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Creighton touts second highest fundraising total in its history

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An aspect of Creighton University’s fundraising campaign is raising money for new and renovated campus facilities, including the CL Werner Center for Health Sciences Education, which is under construction.

Creighton cross country athlete Eli Vedral started his own baking business during the pandemic

Creighton University announced Monday that it secured nearly $100 million in fundraising commitments in the previous fiscal year.

The 144-year-old university said it had secured $99,775,175 during fiscal year 2022, which ran from July 1, 2021, through June 30, 2022. The commitments came from more than 15,800 sources including alumni, organizations and faculty. The university said a record $46.3 million from that fundraising total has been designated for scholarships.

The FY 2022 total fell short of the previous year’s $143.6 million, but it was the university’s second highest amount in a single fiscal year.

The donations came as part of the university’s Forward Blue campaign, which was publicly announced last October but has been operating since 2016.

“We have terrific momentum in a campaign that is built on big dreams, great aspirations and a lot of inspiration,” said the Rev. Daniel Hendrickson, Creighton’s president.

Coupled with $450 million in previous donations, the university is now within striking distance of its $650 million fundraising goal for Forward Blue.

“The target is a benchmark for us. My hope is to get well beyond that, but we’ll keep seeing how the community responds,” he said.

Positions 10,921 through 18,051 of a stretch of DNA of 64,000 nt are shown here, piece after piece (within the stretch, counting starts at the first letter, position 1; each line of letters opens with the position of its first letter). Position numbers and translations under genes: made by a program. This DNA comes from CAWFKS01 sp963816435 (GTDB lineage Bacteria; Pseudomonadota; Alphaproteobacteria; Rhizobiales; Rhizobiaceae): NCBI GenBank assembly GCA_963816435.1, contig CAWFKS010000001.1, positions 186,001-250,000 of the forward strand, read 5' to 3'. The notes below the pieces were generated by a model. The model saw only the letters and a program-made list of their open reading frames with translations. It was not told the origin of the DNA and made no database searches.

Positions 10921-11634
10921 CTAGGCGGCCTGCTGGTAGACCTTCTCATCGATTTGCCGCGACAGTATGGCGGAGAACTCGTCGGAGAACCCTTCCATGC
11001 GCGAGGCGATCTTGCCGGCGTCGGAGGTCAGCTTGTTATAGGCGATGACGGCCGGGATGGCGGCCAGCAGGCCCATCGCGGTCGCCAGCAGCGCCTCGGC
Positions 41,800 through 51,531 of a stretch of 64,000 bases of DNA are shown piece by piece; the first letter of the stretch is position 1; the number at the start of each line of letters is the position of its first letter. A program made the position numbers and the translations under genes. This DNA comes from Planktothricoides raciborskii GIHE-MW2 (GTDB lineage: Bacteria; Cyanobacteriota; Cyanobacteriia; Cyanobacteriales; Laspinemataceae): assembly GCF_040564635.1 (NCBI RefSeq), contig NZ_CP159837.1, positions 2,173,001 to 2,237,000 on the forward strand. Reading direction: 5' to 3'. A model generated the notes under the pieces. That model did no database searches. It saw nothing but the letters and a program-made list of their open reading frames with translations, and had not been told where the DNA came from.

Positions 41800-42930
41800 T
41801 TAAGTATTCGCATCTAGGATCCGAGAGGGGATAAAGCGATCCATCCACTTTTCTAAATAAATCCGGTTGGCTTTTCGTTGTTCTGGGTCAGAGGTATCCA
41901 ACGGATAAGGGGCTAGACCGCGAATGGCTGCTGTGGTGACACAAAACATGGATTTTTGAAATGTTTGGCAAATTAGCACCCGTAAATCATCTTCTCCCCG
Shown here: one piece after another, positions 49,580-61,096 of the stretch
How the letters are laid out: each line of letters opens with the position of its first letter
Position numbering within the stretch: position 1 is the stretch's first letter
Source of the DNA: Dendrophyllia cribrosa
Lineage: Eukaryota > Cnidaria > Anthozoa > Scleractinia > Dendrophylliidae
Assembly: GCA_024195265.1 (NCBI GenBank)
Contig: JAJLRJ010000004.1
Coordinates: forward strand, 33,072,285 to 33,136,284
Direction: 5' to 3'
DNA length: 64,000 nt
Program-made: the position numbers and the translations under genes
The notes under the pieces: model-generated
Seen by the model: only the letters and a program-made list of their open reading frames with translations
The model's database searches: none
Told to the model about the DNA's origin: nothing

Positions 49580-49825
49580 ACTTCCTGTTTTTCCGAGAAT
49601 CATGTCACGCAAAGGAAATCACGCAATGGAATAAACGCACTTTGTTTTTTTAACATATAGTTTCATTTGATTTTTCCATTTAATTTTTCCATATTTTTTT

Hendrickson reiterated that a primary goal of the Forward Blue campaign is to raise money for scholarships, in order to make Creighton more accessible, particularly for students who come from working-class and underrepresented backgrounds.

Hendrickson told The World-Herald last year that Creighton’s annual tuition costs hover around $42,000. The university said it has created 358 scholarships over the course of the campaign. About 41% of those scholarships have been designated by donors for health sciences students.

“Sometimes students need full support. Sometimes they just need a few thousand dollars or $1,500,” Hendrickson said.

Another aspect of the university’s fundraising campaign is raising money for new and renovated campus facilities. Those include the $75 million CL Werner Center for Health Sciences Education, a $37 million first-year residence hall and a $17 million Jesuit Residence — all scheduled to open next year.

Hendrickson said the university’s building projects fit into an overall vision shared by city and business leaders of revitalizing Omaha’s urban core.

“The downtown community is our neighborhood,” he said. “All of the investments couldn’t be more exciting.”

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